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phrog

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About phrog

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    http://www.frogpit.com

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    Oakland ME
  1. Greetings! This post is probably premature, but I figured that the utility may be in a state where it is useful to someone needing to generate basic BRP/RQ stats. I have a 'pre-alpha' version of an RQ/BRP character available for review: http://frogpit.homeip.net:3030/character (this is a dynamic address pointing at a laptop sitting behind my cablemodem; I make no guarantees that it will be up and available, but I'll try and keep it running as time permits) The utility does require javascript to be enabled for some of its input forms, and it's not been tested in any browsers beyond Firefox and Safari. It is all kinds of crashy and buggy, so don't be alarmed if it yells at you - at this stage, that's expected behavior. The good news: this is an open-source project - the code is freely available to pull down and tinker with, and that the application is fundamentally web based, so if you can get it running on a network-enabled server, all you need is a web browser to use it. The bad news (for 95% of the intarweb): it's written in perl - my particular itchy/scratchy - with a lot of 'post-modern' perl libraries that require some work to install. I do my primary development under Mac OS X, so I can verify that you can run it under that environment - and I expect that if you're a reasonably savvy perl hacker, it should be relatively easy to set up under linux or any of the unix variants. If you are AT ALL perl-literate, I urge you to take the source code and run with it - I'll try and keep pointers to my current versions here: F R O G P I T ยป RQCad ..with the eventual aim of releasing everything under CPAN. Cheers!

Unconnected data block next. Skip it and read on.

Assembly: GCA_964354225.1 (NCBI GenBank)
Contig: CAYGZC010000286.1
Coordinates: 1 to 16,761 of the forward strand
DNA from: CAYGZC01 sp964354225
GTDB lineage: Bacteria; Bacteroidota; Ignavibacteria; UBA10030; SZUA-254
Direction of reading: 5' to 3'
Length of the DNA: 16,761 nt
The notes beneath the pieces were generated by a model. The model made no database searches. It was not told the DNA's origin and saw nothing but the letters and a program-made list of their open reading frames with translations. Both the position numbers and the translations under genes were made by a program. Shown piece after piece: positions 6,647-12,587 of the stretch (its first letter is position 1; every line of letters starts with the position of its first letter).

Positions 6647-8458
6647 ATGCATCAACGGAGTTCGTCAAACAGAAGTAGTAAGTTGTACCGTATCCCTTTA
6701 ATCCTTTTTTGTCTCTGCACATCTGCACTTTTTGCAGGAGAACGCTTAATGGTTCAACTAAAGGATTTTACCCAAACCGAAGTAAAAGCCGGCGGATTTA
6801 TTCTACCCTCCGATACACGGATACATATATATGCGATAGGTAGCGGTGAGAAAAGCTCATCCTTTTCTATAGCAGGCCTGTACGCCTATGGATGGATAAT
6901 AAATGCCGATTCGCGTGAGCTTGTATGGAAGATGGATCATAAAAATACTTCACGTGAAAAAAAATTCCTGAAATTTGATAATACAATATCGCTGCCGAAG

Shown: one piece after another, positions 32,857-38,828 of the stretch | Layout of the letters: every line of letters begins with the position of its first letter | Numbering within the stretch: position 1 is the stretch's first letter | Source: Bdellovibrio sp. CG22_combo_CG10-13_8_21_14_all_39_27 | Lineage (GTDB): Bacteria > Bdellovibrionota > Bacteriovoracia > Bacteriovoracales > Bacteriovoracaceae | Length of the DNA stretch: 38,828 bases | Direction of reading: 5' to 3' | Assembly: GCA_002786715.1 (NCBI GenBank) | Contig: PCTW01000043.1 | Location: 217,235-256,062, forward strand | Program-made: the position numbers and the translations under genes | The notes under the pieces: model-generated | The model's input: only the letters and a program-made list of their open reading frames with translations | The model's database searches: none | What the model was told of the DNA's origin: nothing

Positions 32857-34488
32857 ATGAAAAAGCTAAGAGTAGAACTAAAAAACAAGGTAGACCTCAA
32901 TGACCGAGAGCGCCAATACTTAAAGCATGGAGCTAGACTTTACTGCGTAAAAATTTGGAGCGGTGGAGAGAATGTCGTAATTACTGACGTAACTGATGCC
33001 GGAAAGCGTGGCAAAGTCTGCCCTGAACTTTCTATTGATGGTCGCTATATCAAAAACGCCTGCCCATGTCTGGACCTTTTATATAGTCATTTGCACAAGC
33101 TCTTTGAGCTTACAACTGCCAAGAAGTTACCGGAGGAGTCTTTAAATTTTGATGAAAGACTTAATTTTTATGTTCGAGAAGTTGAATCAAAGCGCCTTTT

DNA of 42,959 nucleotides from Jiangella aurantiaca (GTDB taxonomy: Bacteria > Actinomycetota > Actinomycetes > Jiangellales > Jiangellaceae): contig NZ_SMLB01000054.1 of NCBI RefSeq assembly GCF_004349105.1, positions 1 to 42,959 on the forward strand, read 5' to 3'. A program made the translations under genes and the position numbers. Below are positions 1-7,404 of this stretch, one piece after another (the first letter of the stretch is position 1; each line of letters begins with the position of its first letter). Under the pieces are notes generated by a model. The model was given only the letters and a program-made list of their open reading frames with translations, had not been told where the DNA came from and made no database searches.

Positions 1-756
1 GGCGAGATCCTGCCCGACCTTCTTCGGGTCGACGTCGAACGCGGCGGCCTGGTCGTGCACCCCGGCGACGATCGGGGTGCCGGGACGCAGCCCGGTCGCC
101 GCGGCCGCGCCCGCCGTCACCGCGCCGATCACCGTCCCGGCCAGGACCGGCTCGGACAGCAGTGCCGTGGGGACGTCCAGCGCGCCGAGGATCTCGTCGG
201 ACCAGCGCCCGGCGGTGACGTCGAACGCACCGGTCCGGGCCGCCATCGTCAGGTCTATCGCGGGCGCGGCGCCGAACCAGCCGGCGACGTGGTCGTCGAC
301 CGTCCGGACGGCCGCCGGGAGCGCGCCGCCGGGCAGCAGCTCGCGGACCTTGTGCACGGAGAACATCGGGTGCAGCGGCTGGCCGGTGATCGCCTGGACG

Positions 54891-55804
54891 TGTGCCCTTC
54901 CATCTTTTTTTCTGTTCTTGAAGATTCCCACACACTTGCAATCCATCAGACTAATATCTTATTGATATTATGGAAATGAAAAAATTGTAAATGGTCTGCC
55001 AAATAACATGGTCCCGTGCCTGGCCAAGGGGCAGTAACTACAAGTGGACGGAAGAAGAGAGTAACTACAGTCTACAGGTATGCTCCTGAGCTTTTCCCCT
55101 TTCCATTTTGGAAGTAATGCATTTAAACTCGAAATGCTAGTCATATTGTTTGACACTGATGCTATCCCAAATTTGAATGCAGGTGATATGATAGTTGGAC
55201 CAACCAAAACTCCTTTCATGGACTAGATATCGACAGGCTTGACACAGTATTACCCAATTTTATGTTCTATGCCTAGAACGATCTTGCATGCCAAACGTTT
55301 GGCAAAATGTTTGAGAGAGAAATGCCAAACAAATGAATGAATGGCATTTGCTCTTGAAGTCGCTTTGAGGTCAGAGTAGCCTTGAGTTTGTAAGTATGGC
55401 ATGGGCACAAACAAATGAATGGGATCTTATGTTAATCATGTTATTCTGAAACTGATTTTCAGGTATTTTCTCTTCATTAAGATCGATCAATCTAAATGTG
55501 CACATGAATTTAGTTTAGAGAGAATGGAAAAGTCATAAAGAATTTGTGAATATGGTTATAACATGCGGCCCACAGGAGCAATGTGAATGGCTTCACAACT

2. A lot of really good suggestions in this thread For the sake of completeness, I'll mention an approach I saw in the RQ rules mailing list, that I cannot at the moment properly credit. I have NOT tried this in a live game, so, YMMV, but it kind of intrigued me. The approach is to roll an additional 20 sided die to track the level of success - call it a 'crit' d20. If your main attack is a success, and your 'crit' roll is a 1, you've critical'd If your main attack is a success, and your 'crit' roll is a 2, 3, or 4 - you've special'd. If your main attack is a miss, and your 'crit' roll is a 1, you've fumbled. If you have over 100 skill, you have to play some extra games to see if you roll your crit dice more than once (ie. at 125% skill, if you roll under 25% you'd roll your 'crit' dice twice and take the best result - at least, at first glance that seems to make the math work ) The math geek in me digs it because it's a restatement of the idea "When you hit, 20% of the time you will special, 5% of the time you will critical.", just moved into the time domain (wipes nose on sleeve) It's not the most particularly elegant approach, but it does have some side benefits - it 'fixes' the low-skill range oddity where a person with 5% skill in something will 'crit' 20% of the time they actually succeed. And it makes it easy to expand the number of crit categories, if you're into that sort of thing ('special fumble' becomes easy for example). If I were to use it in a game, I'd probably do something like : to-hit roll of '01' and a 'crit' roll of '1' would get you the original RQ crit (2x weapon damage, ignoring armor) that I always found to be a bit too lethal to occur 5% of the time. Anyway, food for thought.
  3. Howdy! I've been playing RQ of various flavors since my college years in the early 1990s. I started off playing a lot of DnD, but RQ seemed to strike a chord with me; I've never really been able to play class-based systems since . Over the years I've assembled a pretty extensive collection of late 80s Chaosium products, and I'm very much looking forward to seeing the new BRP rule-sets. I've recently started a small campaign for some friends and co-workers living here in the central Maine area - Gloranthan, mostly RQIII.
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